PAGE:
It finally feels like fall, which means pho season is underway. And now there are even more options in New York to give in to your Vietnamese noodle soup cravings. Lately the trend in pho seems to be fancier bowls with higher quality ingredients and cleaner flavors than what you would find at a more traditional place, a function of the second generation updating the recipes of their relatives for the modern palate.Read More
When I stood across the street from the V-Nam Cafe entrance, I wasn’t impressed. In front of me was a sketchy, hole-in-the-wall restaurant that looked like a storefront for drug trafficking. It wasn’t any better inside–the fixtures looked like they were from a Chinese restaurant in the 70s, and a cheesy golden Buddha only enhanced this effect. Although Buddha was grinning, I was frowning, as I had a bad feeling about my lunch.
As you can see, I totally made the mistake of judging a book by its cover, because the food at V-Nam Cafe was actually pretty awesome. This is soulful, homestyle Vietnamese cooking at its finest–no frills, no fuss, just traditional favorites prepared in a straightforward manner.
The banh mi with pork pate was hands down my favorite–sinking my teeth into the crispy baguette and making contact with the tasty, sweet pork and crunchy, pickled vegetables was the best thing ever. Once in awhile I’d get a piece of pepper that would provide a surprising but welcome heat. This banh mi is so much better than the many thoughtless, Vietnamese sandwiches I’ve tried in the city. There’s a lot of balanced flavors and great textures that aren’t hindered by new-fangled experimentation or a robotic, check-the-box preparation of standard ingredients.. .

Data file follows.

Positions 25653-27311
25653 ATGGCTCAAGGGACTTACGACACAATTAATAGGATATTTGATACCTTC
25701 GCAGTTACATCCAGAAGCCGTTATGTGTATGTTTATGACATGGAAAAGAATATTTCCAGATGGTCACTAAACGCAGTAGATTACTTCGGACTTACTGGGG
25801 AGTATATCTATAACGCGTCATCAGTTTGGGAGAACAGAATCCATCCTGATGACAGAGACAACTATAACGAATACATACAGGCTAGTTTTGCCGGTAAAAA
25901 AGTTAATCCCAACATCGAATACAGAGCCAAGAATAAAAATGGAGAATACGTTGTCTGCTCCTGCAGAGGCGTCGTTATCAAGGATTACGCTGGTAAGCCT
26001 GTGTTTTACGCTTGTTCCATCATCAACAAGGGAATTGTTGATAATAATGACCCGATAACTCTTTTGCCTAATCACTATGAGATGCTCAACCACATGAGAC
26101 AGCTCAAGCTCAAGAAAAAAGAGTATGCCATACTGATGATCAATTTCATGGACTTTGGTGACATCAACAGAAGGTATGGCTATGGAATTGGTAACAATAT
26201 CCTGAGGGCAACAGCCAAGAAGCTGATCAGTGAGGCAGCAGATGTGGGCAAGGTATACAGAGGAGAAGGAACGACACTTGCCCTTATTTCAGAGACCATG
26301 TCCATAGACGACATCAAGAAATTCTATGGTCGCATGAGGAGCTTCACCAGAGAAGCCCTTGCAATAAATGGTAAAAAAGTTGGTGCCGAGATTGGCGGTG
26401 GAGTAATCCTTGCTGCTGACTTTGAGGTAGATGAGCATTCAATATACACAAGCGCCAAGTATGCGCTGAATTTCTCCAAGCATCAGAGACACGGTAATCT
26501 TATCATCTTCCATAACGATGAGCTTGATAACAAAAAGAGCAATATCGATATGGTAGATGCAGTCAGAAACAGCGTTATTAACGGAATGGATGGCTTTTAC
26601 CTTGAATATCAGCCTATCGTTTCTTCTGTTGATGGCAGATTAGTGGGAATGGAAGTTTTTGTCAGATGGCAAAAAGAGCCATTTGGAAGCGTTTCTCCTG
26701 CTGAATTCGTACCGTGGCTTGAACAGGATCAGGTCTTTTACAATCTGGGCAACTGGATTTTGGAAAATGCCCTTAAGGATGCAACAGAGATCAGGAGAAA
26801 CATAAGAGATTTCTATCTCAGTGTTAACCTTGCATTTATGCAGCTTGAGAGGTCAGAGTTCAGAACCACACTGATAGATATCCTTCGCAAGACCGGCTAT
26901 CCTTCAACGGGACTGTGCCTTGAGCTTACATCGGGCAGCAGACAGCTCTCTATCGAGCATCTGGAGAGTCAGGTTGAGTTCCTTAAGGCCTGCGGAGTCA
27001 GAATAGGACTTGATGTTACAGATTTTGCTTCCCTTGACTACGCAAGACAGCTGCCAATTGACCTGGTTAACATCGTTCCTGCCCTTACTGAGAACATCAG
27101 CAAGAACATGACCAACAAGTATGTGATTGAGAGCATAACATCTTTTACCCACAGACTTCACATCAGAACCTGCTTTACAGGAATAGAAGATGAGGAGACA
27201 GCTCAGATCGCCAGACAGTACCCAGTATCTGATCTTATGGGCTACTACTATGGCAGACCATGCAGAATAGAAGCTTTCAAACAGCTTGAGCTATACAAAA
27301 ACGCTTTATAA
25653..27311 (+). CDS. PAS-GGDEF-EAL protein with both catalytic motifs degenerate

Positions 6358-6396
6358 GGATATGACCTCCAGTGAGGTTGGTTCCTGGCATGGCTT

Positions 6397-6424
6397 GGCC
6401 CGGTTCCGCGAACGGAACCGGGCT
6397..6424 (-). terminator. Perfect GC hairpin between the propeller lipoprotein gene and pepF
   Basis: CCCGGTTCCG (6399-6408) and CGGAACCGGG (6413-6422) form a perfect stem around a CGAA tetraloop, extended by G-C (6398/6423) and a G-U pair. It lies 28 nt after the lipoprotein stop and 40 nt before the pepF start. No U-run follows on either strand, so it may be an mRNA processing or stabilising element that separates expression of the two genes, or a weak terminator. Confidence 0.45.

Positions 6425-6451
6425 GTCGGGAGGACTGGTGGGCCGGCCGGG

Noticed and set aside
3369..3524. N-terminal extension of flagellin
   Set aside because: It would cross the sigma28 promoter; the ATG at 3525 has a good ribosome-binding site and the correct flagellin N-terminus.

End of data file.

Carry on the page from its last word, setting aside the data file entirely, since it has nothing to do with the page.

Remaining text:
There’s nothing like hot soup on a cold day, and the vegetarian pho definitely hits the spot for those times when you just need to warm yourself up. I was impressed by how flavorful and hearty the soup broth was. Vegetable-based broth can be bland, watery and one-dimensional, a sorry alternative to a robust broth exploding with flavors from a pork or beef bone, but the pho veggie broth definitely held its own against the meat competition. The broth was light but not without savory depth, and the chunky pieces of vibrant bok choy and sweet tofu made for a satisfying and filling meal.
The portions here are huge, and we could barely finish the two entrees, much less a generous serving of clay pot ginger chicken rice. This is something you should definitely save room for. Eating tender pieces of chicken on a bed of rice marinated in its own delicious fat is a simple pleasure of life that all people should enjoy. If you’ve ever been to the hawker stalls in Singapore and filled up on a tasty plate of Haianese chicken, then you should expect the same simple and comforting flavors in the clay pot ginger chicken rice.
My amazing lunch at V-Nam Cafe was a testament to how we should really push ourselves to try something new. Yes, not every risk will payoff, but when it does, it pays off big. Had I stuck to my usual lunch rotation, and had I shamefully dismissed V-Nam Cafe because of outer appearances, I would have never discovered the best pho and banh mi in the area.
20 1st Ave. (between 1st and 2nd St.)
New York, NY 10003